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Rosenblatt v. Michigan Avenue National Bank

OPINION FILED APRIL 9, 1979.

SAMUEL L. ROSENBLATT, TRUSTEE, ET AL., PLAINTIFFS AND CROSS-DEFENDANTS-APPELLANTS,

v.

MICHIGAN AVENUE NATIONAL BANK, TRUSTEE, ET AL., DEFENDANTS. — (JAMES M. FLANAGAN, RECEIVER-INTERVENOR-APPELLEE.)



APPEAL from the Circuit Court of Cook County; the Hon. NATHAN M. COHEN, Judge, presiding. MR. JUSTICE BUCKLEY*FN1 DELIVERED THE OPINION OF THE COURT: *FN1 THIS OPINION WAS PREPARED BY JUSTICE BUCKLEY WHILE ASSIGNED TO THE ILLINOIS APPELLATE COURT, FIRST DISTRICT.

This is an appeal from a decree for foreclosure of a lien representing fees of a receiver and his attorney, which lien was given priority over the lien of the party who petitioned for appointment of a receiver. For the reasons stated below, we affirm.

On October 6, 1975, the appellants, Samuel L. Rosenblatt, American National Bank and Trust Co. of Chicago and Sol Kitzis filed a complaint in Cook County circuit court to foreclose a trust deed which secured a note issued by Michigan Avenue National Bank of Chicago. The mortgaged premises, a two-story brick commercial building consisting of three units at 7445-53 South Cottage Grove Avenue, was in a state of disrepair and had minimal income and provided insufficient security for the indebtedness evidenced by the note.

On October 21, 1975, appellants petitioned for appointment of a receiver. In their brief, appellants state they asked for a particular individual to be appointed, William Smith, who had been collecting rents for the premises, and who had agreed to act at no charge. The judge, the Honorable Nathan M. Cohen, appointed as receiver James Flanagan.

On December 4, 1975, Flanagan petitioned the court to appoint Gilbert L. Berman as his legal counsel. In their brief appellants state that they objected and proposed appointment of their own attorney, who would act at no cost. Berman was appointed counsel to the receiver.

On February 27, 1976, when the receiver filed his first and final report and was discharged on his own motion, appellants filed answers to the timesheets of both the receiver and his attorney, asking the court to consider the circumstances of the premises before deciding what fees were reasonable. On March 11, 1976, over objections, the court ordered that within 10 days the receiver was to be reimbursed for the deficit in his expenses, $322.63, and be paid $900 as his fee and $750 as his attorney's fee, and that if payment were not made within 10 days, the fees would be increased pursuant to further order of the court.

The amounts under the March 11 order were not paid, and on May 5, 1976, that order was vacated and an order entered fixing the receiver's fee at $1,200 and his attorney's fees at $1,000, and establishing a lien of $2,200 upon the subject premises. The May 5 order included a finding that there was no just cause to delay enforcement or appeal. The receiver's motion had sought establishment of the lien in question as a first and prior lien. The order granting that motion, however, did not expressly state the lien's priority.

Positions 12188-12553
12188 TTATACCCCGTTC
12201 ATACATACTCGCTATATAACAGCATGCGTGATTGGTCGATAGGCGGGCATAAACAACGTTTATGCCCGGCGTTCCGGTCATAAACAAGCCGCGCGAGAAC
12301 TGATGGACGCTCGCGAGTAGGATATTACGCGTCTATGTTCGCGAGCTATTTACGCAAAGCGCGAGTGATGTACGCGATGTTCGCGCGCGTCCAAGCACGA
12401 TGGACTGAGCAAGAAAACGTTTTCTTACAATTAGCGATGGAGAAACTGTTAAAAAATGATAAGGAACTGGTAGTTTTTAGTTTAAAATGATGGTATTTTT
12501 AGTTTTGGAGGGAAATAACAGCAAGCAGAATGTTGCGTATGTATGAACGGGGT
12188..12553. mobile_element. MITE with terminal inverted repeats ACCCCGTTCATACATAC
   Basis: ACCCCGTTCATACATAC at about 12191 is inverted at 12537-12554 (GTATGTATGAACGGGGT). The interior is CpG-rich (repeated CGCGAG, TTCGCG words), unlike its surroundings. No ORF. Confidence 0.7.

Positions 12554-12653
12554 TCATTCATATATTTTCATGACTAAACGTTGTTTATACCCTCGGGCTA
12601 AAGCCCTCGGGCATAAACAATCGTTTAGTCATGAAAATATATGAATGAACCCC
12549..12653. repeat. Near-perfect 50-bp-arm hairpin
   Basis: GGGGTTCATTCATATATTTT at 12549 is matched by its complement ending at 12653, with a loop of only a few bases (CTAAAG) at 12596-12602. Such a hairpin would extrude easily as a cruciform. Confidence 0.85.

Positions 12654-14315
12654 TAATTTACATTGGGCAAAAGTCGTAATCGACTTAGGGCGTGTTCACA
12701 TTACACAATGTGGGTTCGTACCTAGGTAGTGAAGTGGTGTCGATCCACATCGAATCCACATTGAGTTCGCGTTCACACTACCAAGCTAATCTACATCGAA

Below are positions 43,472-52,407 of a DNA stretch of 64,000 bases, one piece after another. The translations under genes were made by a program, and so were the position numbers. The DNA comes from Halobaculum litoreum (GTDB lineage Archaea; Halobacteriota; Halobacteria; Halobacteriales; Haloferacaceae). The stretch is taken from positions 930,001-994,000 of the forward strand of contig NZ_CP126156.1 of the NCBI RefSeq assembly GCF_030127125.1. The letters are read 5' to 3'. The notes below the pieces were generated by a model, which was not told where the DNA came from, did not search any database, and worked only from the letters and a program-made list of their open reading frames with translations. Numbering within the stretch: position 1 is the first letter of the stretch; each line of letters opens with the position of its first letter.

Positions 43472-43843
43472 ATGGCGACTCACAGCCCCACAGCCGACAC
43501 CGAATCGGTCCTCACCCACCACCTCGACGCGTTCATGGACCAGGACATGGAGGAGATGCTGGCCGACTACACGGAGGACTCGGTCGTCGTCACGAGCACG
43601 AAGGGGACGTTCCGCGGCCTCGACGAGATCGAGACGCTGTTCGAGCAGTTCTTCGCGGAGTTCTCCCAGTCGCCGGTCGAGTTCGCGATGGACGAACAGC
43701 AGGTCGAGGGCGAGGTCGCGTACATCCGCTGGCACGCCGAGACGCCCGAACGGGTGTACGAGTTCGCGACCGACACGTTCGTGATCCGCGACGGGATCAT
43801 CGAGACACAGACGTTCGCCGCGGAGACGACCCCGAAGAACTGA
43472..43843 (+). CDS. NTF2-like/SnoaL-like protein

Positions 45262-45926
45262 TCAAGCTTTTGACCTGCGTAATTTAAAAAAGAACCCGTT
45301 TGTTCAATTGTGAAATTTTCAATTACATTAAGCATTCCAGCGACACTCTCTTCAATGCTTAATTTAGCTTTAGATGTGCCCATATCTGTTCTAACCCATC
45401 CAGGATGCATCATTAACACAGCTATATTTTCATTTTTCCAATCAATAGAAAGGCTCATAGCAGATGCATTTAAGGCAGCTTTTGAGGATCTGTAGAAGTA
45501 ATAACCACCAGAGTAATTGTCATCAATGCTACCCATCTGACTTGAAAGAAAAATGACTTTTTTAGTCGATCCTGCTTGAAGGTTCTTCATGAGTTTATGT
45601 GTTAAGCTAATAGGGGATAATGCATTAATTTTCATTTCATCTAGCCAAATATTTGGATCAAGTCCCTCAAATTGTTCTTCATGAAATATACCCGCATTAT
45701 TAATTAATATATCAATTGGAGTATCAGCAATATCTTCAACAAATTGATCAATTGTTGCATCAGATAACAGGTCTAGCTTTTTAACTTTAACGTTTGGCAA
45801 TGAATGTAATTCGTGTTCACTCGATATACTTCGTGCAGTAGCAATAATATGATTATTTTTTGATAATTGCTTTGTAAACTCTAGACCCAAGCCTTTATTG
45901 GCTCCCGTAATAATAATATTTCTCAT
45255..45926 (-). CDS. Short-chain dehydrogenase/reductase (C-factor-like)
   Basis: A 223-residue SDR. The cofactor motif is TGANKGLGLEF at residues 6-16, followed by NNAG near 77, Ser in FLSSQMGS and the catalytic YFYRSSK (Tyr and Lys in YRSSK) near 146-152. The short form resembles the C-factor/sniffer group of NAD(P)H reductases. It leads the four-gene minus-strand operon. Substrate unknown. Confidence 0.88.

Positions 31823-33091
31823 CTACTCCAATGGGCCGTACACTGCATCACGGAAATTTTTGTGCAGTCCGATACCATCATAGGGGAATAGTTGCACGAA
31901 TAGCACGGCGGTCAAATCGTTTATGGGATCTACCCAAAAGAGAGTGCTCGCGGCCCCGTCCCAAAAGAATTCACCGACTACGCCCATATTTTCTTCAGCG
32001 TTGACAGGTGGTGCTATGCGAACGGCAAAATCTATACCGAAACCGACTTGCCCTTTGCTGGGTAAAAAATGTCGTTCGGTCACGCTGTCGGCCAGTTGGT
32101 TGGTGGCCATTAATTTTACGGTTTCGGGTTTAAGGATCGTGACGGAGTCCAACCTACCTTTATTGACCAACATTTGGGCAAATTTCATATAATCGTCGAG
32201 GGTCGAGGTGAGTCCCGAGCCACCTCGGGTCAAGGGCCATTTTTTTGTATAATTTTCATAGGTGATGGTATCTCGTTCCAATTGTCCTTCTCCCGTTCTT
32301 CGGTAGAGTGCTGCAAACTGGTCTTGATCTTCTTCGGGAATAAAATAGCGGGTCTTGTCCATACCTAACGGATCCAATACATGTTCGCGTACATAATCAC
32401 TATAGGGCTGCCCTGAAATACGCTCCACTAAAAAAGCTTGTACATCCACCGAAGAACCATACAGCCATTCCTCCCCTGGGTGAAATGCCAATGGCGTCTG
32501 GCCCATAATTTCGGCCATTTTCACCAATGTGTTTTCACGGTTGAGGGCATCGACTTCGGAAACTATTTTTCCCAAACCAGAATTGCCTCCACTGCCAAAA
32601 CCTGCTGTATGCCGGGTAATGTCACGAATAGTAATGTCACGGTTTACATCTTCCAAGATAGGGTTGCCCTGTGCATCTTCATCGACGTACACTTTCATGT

On June 18, 1976, the receiver filed a complaint for foreclosure which stated in part that the lien for receiver's and attorney's fees would have to be made a first and prior lien if it were to be effective. Subsequently, appellants filed an answer to this complaint admitting that a judgment had been entered for the amounts in question, but arguing that the receiver had no right to a lien on rents or on the premises and would have to wait until appellants' foreclosure action culminated in a sale in order to be reimbursed.

On November 24, 1976, a decree of foreclosure was issued which provided that, there being entered a judgment and lien for fees, and the receiver and his attorney having incurred further expenses in pursuing foreclosure, a lien in an amount representing both the prior and the new fees shall constitute a first and prior lien upon the premises and foreclosure of that lien was decreed.

Appellants did not provide a supersedeas bond, and while their appeal from the November 24 decree was pending the premises were sold to a party who was not connected with the litigation regarding the receivership, but was a defendant under appellants' original foreclosure action.

At no time from the appointment of a receiver to the sale under the November 24 decree of foreclosure did appellants make any effort to pursue their foreclosure action to a sale.

Appellants argue that the decree of foreclosure entered on November 24, 1976, should be reversed for the following reasons:

1. The fees for services rendered during the receivership were excessive, so that the entry of a decree of foreclosure based on such fees constituted an abuse of discretion;

2. Subordination of the plaintiff-mortgagee's lien to that of the receiver constituted an abuse of discretion, particularly when the plaintiff-mortgagee had objected to appointment of that receiver on the grounds that the subject premises would not produce adequate income to compensate that receiver;

3. Inclusion of an award of attorney's fees for the receiver's efforts after his discharge to collect his fees by pursuing a foreclosure action ...


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